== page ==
Adele’s '30' isn’t for everyone and that’s fine
Share this article:
Hurricane Adele is here and it’s been a joy having real music in our ears for the first time in a while when it comes to popular music.
The“ Rolling In The Deep” hitmaker is an anomaly as an artist, since she will drop an album, do interviews, give live performances, go on a brief tour and then disappear until it’s time for her to be in music mode again.
Her most recently roll-out has been one of the best traditional promotional runs for “30” in an age where many artists don’t do them anymore.
In the streaming and social media age, artists will tease a song and only drop it many months later, and then when that fizzles out, drop single after single to see what sticks, and then announce an album with a week lead time to release.
Or they try to pull a Beyoncé and do a surprise release, which usually only creates hype for that first weekend then we all move on.
For the longest time, it seemed that this is just the “new norm”, and that the days of any form of a traditional album roll-out were behind us.
Adele proved that not only it is possible, but it might be necessary – not only to reach the largest audience, but to give more details around a project before we get to consume it.
And listening to the Hold On singer giving more background about the album in interviews and in her sit-down conversation is Oprah during her One Night Only TV special, made the experience of listening to the album more enjoyable.
However, as with all major music releases, Twitter users wanted to dissect the album after one day of release, with some people declaring it isn’t her best album, while others said it just didn’t resonate with them.
Music consumers, especially the Gen Z/ younger millennial crowd, have become so accustomed to treating all music like a McDonald’s meal, that enjoying an album like a four-course meal seems a foreign concept. And a weekend is far too little time to adequately analyse the topics Adele tackles on this album.
On “30” she looks at divorce, explaining it to a young child, taking an introspective look at your relationship and doing the work on yourself before heading into a new situation.
These aren’t easy things to sing about, and yet she’s able to package them in a digestible way and make it so that with every listen, you discover something in the music about her story and yourself in the process. This very much has to do with the type of music Adele makes.
In an interview with Zane Lowe for Apple Music, Adele shared that TikTok was brought up during the making of the record, and whether she should make songs that appeal to teenagers, who dominate the video-sharing app.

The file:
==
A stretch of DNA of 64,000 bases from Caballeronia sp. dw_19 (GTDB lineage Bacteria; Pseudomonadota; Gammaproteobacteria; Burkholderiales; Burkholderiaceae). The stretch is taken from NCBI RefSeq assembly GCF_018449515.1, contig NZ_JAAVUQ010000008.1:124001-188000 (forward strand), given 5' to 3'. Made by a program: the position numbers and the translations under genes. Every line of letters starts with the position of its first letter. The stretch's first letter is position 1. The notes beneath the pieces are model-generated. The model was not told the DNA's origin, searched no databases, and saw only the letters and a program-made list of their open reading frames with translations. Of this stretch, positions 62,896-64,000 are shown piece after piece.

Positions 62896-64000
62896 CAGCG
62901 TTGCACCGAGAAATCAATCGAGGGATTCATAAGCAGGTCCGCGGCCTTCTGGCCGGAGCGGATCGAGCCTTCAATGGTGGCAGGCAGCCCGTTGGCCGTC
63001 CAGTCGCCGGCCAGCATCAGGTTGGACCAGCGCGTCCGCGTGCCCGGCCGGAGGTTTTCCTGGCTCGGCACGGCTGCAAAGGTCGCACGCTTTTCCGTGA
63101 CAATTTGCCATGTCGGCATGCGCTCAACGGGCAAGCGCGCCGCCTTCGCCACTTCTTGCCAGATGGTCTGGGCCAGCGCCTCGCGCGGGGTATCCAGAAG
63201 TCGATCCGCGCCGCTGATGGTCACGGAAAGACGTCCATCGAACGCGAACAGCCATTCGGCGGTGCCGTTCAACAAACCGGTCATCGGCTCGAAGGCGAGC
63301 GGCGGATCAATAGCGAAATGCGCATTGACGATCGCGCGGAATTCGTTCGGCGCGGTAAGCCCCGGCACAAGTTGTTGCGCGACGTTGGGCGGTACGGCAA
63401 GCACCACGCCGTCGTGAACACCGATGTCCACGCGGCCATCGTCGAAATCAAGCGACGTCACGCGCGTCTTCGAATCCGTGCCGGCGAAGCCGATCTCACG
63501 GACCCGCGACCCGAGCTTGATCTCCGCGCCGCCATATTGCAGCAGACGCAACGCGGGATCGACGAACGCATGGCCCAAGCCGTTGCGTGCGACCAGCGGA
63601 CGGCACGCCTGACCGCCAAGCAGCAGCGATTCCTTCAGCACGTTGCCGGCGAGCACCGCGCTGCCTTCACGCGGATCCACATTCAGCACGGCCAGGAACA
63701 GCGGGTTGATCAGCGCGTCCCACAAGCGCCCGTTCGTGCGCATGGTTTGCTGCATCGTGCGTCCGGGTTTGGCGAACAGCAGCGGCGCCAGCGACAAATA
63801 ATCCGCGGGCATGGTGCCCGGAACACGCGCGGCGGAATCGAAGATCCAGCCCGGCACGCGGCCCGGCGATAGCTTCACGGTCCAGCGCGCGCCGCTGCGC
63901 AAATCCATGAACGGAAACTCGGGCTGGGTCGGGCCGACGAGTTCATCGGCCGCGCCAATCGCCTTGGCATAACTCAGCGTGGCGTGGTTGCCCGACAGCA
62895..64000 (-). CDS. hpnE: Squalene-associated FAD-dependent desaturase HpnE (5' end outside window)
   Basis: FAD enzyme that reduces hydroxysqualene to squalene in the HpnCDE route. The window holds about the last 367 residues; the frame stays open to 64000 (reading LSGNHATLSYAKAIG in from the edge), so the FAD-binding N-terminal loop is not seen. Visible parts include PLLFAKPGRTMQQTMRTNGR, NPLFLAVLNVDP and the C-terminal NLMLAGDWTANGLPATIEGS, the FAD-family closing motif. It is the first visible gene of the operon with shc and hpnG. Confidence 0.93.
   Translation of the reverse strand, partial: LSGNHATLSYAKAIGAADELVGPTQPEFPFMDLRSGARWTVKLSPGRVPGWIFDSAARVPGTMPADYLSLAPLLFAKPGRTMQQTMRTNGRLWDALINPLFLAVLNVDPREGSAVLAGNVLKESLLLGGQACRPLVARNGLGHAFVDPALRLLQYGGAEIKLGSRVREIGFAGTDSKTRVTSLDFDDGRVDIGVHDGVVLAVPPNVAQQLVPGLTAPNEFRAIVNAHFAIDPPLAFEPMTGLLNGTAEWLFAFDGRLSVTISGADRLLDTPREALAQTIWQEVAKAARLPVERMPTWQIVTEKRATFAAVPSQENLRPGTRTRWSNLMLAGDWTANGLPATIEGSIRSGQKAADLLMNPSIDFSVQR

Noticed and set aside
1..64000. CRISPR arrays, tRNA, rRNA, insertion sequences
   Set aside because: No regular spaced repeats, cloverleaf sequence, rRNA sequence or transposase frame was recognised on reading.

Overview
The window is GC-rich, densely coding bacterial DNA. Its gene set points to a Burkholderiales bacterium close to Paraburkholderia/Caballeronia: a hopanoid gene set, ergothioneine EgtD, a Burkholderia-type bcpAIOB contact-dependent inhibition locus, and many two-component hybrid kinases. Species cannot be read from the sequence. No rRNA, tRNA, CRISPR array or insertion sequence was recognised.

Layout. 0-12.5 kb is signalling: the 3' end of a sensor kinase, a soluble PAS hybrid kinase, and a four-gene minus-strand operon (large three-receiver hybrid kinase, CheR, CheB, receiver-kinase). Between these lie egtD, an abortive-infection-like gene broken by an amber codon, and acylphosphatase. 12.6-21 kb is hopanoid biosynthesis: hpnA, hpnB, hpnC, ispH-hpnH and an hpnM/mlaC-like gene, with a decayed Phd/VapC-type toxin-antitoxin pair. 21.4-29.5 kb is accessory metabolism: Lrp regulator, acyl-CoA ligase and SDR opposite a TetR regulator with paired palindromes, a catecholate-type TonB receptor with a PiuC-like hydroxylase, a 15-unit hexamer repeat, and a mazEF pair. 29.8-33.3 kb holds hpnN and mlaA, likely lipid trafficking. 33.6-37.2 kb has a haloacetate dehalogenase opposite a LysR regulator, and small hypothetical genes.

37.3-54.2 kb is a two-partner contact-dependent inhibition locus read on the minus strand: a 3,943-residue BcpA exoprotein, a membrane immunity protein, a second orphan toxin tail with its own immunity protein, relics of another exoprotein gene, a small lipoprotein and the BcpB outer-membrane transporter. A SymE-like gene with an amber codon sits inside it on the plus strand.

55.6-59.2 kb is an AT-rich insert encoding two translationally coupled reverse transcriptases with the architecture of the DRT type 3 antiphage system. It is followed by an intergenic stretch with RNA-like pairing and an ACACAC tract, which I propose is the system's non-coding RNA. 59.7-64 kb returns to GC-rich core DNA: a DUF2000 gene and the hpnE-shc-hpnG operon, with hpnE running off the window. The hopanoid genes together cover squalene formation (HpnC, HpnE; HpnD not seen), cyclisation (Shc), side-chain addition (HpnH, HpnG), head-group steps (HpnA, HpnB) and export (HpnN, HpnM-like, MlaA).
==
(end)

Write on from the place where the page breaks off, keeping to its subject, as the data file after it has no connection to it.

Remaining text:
She responded that if everyone is making music for the TikTok generation, who is making music for her peers? In this case, millennials who have/are going through things that are deeper than can be articulated in a two-minutes and 30-second song about shaking *ss.
She said she wanted to give millennials music they could identify with, especially about taking care of their mental health.
This explains why many of the people who aren’t connecting to this album fall in the younger end of the age spectrum and still have to experience a bit of life more to truly appreciate what Adele has given us with “30”.
With regards to where this album will rank among her other albums, it’s still too soon to say, since Adele has gone into new territories not only sonically, but with her vocal performance.
Adele has always been a great vocalist and songwriter, but she stretched herself even further this time. And while the things we love most about her projects are still present, there’s a level of storytelling in 30 that she hasn’t given to us previously.
Yeah, you can still listen to the songs on their own, but when you listen to them within the context of the album there are things that you might miss when they are heard in isolation.
“To Be Loved” is a great example. Adele dropped a video of her just singing the song in what appears to be her LA home, and on its own it’s a heartbreaking song. In the context of the album, the gut-punch of emotion just hits differently.
There is a level of emotional maturity and self-awareness you need to have to truly get what Adele has done with “30”.
And it wasn’t meant to be everyone’s cup of tea, especially not those that thought we were just going to get a part two of “25”.
But for those this album resonates with, it’s a gift in an age when we don’t get emotionally charged, vocally sound, well-written music anymore.